Big D, Big Stars, Small Station
Who’s who of Dallas TV biz populates tiny KTXD’s new show
By Michael Malone -- Broadcasting & Cable, 10/8/2012 12:01:00 AM
Execution and ratings for week one leave ample room for improvement. Dallas TV critic Ed Bark said the first few shows were stop-and-start affairs, rife with technical glitches, that tallied hash marks—as in, no measurable ratings—in total viewers and people 50-plus for the first three days.
Stuart Boslow, The Texas Daily managing editor, advises patience. “We knew it would take time to get traction,” he said after three shows had wrapped. “We knew ratings would not be astronomical out of the box, but we’re not disappointed by any means.”
London Broadcasting acquired KTXD in January, where it debuted Me-TV programming a month later. London is bullish on Texas acquisitions; at the end of September, it acquired a batch of stations in Abilene and San Angelo and said the pickup will give it 40% of Texas households.
One of the architects of The Texas Daily is London executive VP/COO Phil Hurley. A natural promoter, Hurley in 2007 hired a former WWE Smackdown diva to anchor the news at KYTX Tyler. Hurley said he has not seen this degree of buzz around a launch before. “The initial excitement is far above any of the others I’ve been part of,” he said. “I am extremely pleased with how it’s gone this week.”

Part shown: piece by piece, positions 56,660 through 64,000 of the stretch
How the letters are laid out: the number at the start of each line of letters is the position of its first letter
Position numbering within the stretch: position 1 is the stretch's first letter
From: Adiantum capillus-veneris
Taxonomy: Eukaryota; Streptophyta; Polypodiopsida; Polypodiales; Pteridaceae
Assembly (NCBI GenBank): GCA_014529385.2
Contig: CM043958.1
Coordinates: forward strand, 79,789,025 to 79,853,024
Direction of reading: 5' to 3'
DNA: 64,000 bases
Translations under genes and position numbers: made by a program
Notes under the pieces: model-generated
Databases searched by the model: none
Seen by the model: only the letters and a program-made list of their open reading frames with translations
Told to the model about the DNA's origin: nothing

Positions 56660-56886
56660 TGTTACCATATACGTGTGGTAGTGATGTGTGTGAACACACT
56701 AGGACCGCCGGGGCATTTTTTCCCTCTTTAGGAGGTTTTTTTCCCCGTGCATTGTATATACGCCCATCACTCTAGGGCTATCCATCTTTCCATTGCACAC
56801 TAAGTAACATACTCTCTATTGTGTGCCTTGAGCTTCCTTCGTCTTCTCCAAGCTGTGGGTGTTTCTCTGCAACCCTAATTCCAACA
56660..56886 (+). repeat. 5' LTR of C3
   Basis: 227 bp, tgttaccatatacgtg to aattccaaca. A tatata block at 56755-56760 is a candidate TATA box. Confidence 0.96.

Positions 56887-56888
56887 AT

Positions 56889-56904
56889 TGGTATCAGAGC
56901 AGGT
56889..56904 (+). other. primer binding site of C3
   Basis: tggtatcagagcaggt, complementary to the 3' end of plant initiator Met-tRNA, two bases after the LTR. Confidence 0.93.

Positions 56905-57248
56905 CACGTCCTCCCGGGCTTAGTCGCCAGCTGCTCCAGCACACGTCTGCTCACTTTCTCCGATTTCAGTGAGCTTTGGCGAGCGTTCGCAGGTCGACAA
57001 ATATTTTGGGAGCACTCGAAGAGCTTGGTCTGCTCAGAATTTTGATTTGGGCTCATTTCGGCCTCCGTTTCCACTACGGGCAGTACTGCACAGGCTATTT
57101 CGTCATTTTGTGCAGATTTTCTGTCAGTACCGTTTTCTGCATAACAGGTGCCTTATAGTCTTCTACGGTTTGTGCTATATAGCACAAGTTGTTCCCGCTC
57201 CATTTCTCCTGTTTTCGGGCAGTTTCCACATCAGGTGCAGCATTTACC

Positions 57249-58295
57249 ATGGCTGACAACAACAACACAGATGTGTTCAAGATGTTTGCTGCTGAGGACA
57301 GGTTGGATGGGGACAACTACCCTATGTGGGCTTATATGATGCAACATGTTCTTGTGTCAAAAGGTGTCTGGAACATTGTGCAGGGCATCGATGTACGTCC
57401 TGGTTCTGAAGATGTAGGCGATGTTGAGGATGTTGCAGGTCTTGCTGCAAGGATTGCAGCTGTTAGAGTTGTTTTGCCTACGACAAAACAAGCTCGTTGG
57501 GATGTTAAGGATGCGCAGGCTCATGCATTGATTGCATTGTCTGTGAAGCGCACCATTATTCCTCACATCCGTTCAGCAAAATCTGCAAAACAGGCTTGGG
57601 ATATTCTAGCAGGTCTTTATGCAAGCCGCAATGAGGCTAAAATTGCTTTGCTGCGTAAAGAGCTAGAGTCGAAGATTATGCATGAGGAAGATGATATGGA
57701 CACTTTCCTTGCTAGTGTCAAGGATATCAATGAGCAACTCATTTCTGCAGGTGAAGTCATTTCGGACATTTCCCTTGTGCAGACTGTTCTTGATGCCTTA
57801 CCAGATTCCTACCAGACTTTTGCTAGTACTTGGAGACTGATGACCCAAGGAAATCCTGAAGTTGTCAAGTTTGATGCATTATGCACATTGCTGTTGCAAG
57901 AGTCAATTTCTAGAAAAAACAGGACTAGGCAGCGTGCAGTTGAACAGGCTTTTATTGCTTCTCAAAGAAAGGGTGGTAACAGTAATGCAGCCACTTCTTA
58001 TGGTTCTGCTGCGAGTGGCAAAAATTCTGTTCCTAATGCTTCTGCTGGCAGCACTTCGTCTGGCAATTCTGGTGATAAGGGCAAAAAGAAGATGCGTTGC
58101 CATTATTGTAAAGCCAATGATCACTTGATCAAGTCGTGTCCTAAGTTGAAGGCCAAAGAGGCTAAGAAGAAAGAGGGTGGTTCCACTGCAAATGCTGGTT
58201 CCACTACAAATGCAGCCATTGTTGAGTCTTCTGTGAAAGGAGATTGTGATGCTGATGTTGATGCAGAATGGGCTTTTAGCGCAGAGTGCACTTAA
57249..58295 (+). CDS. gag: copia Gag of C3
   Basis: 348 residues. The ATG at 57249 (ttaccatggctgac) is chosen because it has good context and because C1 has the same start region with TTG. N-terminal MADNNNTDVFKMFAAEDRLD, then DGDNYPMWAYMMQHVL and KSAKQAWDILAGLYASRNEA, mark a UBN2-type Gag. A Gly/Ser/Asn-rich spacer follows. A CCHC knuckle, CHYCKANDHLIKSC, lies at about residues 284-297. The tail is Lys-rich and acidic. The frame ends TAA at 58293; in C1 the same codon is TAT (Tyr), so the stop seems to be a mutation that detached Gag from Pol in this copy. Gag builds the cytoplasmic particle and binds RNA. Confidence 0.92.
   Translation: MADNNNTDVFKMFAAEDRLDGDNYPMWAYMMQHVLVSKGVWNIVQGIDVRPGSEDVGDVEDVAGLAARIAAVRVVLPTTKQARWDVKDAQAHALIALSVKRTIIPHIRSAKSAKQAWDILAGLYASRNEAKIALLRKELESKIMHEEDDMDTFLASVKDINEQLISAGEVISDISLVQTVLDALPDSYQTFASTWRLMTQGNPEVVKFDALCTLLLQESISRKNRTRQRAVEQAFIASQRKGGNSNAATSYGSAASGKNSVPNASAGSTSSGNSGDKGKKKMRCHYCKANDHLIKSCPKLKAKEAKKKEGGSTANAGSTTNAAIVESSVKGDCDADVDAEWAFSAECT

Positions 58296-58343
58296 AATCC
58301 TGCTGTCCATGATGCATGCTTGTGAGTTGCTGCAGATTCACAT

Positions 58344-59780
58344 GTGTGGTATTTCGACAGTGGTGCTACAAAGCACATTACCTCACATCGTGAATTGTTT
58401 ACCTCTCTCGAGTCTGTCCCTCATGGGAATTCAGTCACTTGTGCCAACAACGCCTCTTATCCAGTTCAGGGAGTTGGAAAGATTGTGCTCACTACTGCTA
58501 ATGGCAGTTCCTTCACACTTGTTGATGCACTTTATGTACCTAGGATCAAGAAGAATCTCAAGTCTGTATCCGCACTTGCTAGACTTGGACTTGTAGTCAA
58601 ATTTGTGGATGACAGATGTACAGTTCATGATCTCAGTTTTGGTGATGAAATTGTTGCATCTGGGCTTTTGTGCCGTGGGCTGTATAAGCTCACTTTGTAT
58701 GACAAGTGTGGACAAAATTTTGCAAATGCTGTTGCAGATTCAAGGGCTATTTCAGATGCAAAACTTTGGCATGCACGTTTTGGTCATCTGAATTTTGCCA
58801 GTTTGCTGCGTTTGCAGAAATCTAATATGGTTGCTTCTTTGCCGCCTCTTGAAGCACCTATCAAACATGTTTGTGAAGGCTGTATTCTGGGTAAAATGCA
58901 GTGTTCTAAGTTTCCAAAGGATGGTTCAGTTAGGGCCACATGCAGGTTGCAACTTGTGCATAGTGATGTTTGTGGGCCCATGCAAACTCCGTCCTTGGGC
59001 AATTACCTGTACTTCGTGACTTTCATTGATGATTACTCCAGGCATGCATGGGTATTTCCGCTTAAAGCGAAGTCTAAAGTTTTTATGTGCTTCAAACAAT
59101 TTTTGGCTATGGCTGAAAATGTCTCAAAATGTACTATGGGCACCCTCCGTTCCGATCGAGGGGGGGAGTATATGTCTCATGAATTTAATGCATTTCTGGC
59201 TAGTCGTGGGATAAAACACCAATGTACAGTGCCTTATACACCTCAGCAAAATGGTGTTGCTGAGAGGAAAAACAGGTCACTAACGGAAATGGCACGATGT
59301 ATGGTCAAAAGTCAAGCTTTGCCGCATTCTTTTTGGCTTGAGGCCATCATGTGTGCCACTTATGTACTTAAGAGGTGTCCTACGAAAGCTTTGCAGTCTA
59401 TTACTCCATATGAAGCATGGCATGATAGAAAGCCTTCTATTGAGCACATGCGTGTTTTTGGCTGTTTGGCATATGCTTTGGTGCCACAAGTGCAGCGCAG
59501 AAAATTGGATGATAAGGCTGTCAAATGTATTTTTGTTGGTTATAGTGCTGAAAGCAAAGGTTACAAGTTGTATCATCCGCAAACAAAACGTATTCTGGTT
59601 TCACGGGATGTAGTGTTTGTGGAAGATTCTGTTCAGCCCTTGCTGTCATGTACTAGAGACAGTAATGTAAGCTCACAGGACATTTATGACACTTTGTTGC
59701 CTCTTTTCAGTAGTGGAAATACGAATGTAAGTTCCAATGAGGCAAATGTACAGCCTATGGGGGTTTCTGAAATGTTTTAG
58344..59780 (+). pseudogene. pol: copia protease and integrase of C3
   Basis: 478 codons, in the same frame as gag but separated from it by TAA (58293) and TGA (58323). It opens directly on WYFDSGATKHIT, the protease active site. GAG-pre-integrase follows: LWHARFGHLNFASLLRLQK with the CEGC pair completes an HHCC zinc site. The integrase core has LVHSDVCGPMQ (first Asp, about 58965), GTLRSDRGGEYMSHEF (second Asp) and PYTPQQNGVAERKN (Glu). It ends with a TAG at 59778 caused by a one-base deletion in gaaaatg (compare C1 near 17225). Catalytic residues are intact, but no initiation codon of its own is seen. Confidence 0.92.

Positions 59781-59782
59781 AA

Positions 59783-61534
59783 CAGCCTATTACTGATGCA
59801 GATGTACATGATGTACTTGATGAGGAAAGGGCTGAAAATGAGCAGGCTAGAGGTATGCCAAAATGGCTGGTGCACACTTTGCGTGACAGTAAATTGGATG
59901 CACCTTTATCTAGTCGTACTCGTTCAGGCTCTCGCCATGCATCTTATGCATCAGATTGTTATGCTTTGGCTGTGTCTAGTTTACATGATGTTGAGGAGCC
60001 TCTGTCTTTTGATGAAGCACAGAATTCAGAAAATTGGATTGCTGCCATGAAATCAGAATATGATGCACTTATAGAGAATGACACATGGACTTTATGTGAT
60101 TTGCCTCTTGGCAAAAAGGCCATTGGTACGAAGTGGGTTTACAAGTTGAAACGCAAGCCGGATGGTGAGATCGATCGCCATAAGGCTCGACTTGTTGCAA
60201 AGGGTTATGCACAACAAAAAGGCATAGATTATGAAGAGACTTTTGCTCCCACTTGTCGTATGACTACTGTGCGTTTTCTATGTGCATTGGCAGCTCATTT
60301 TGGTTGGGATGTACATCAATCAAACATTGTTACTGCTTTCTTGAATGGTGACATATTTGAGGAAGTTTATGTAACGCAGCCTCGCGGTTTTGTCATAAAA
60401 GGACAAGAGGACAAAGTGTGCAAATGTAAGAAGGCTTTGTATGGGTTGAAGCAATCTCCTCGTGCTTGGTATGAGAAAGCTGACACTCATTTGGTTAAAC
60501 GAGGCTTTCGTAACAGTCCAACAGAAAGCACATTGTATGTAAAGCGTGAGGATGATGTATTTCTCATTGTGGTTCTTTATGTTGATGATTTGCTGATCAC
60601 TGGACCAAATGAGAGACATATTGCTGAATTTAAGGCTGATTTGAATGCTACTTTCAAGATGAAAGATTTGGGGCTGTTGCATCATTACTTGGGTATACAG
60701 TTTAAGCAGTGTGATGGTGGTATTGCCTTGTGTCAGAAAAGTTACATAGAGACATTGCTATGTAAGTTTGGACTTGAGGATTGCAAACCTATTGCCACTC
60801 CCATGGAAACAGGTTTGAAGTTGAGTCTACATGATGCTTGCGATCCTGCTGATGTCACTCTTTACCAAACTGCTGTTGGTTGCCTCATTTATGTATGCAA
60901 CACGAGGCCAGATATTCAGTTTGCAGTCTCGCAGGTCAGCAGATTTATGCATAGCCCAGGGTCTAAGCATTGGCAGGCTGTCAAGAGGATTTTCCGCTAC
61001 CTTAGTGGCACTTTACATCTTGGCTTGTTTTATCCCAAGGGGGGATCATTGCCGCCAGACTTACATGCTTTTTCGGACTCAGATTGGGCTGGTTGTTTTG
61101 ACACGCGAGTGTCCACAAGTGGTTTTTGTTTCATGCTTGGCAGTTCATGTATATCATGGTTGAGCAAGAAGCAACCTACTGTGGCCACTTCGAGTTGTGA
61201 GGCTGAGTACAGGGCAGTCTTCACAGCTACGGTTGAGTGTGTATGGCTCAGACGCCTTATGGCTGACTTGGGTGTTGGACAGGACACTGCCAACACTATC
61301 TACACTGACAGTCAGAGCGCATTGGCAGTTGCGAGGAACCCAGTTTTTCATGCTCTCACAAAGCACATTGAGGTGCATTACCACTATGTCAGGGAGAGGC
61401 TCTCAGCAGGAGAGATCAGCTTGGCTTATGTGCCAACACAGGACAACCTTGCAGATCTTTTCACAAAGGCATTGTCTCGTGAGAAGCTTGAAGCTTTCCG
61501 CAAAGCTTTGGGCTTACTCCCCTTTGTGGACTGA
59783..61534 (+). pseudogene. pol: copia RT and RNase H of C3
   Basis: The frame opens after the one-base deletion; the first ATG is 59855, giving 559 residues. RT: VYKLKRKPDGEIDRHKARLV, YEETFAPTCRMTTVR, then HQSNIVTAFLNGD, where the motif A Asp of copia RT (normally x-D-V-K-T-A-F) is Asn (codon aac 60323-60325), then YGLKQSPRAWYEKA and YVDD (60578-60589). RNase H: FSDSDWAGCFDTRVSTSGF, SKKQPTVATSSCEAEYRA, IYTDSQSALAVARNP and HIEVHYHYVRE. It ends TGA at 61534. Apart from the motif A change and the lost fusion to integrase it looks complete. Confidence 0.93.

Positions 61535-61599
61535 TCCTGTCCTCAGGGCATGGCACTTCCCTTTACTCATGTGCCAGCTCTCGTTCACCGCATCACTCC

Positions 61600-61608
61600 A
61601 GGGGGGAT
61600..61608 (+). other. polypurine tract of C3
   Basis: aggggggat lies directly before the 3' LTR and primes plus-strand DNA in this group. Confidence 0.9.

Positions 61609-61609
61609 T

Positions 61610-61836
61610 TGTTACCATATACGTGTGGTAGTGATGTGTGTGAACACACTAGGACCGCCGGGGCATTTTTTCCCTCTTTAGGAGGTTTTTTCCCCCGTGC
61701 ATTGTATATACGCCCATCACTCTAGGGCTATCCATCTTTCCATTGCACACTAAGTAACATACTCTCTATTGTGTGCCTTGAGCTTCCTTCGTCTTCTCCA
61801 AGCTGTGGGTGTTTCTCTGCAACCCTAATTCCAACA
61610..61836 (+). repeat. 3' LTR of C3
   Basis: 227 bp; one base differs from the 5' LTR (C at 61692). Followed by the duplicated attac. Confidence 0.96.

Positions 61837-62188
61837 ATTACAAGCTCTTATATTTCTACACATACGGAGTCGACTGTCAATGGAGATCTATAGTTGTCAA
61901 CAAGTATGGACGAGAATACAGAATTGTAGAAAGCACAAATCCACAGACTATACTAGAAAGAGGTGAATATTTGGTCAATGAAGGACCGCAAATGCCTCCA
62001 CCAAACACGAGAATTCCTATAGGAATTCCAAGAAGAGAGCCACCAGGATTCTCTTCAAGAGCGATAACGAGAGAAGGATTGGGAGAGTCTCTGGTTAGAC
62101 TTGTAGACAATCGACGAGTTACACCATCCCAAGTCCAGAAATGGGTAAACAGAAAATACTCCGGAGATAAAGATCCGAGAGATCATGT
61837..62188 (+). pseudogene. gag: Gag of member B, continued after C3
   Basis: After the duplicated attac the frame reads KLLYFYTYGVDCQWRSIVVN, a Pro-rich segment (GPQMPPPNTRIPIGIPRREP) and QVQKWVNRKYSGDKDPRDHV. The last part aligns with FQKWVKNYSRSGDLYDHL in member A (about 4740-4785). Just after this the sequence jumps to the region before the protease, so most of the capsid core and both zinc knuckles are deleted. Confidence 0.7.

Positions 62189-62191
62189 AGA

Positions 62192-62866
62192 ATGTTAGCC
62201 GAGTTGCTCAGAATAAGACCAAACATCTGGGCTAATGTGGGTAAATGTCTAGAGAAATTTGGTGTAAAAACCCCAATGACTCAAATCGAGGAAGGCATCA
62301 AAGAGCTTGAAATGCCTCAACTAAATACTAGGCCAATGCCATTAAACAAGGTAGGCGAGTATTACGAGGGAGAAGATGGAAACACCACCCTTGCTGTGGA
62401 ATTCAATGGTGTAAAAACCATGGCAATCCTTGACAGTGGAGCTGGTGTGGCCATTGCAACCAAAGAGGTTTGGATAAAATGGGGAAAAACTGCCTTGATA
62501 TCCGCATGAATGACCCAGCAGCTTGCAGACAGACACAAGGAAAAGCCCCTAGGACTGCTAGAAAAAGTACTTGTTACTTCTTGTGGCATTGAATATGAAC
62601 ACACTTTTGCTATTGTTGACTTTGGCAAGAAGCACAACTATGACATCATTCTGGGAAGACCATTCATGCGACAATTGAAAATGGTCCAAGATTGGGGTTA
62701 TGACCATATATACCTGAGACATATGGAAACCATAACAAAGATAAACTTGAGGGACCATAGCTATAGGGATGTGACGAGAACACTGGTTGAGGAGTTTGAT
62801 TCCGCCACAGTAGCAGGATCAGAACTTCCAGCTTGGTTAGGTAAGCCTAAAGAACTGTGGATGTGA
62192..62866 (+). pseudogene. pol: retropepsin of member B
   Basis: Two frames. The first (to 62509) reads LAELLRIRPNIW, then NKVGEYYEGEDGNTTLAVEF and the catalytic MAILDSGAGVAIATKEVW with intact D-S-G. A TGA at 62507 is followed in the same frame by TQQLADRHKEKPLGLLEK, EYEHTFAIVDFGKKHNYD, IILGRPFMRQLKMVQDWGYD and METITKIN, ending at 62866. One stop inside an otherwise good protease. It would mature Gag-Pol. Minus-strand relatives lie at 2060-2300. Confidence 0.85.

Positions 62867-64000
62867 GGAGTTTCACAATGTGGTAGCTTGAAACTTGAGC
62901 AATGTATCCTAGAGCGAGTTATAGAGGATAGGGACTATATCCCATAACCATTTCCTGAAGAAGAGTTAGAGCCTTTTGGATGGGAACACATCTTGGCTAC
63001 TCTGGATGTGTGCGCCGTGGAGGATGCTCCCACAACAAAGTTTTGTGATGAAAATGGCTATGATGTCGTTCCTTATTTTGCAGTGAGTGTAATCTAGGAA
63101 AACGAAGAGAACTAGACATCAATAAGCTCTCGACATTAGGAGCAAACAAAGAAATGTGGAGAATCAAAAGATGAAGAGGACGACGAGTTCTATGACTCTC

Bark, the former Dallas Morning News TV critic who now writes for UncleBarky.com, was less impressed by the first episode. In a lengthy review, he noted technical hiccups, awkward talent interaction and weather and sports briefs ranging between “annoying” and “infuriating.”
“This obviously is a fluid work in progress,” Bark added. “And there’s ample work to be done.”
Jeff Brady, former WFAA anchor, hosts the show, which features a revolving cast of a dozen anchors, a few appearing each day to discuss politics and local news. Brady said he’s “a kid in a candy store” amid the high-wattage talent.
Iola Johnson, a Dallas news icon and WFAA alum, made her Texas Daily debut Oct. 3. She said it’s a shock to the system to scrap the objectivity she practiced for decades. “Now I’m free to give my opinion and state what I think and feel,” Johnson said. “It’s a freeing feeling.”
Hurley hopes to simulcast the show on the subchannels of other London stations. While Bark said the ratings, particularly among viewers 50-plus, have to grow for it to stay afloat, he at least likes the concept. “If it did catch on, I think you’d see it replicated in other markets,” Bark said. “Every market has an abundance of these anchors.”
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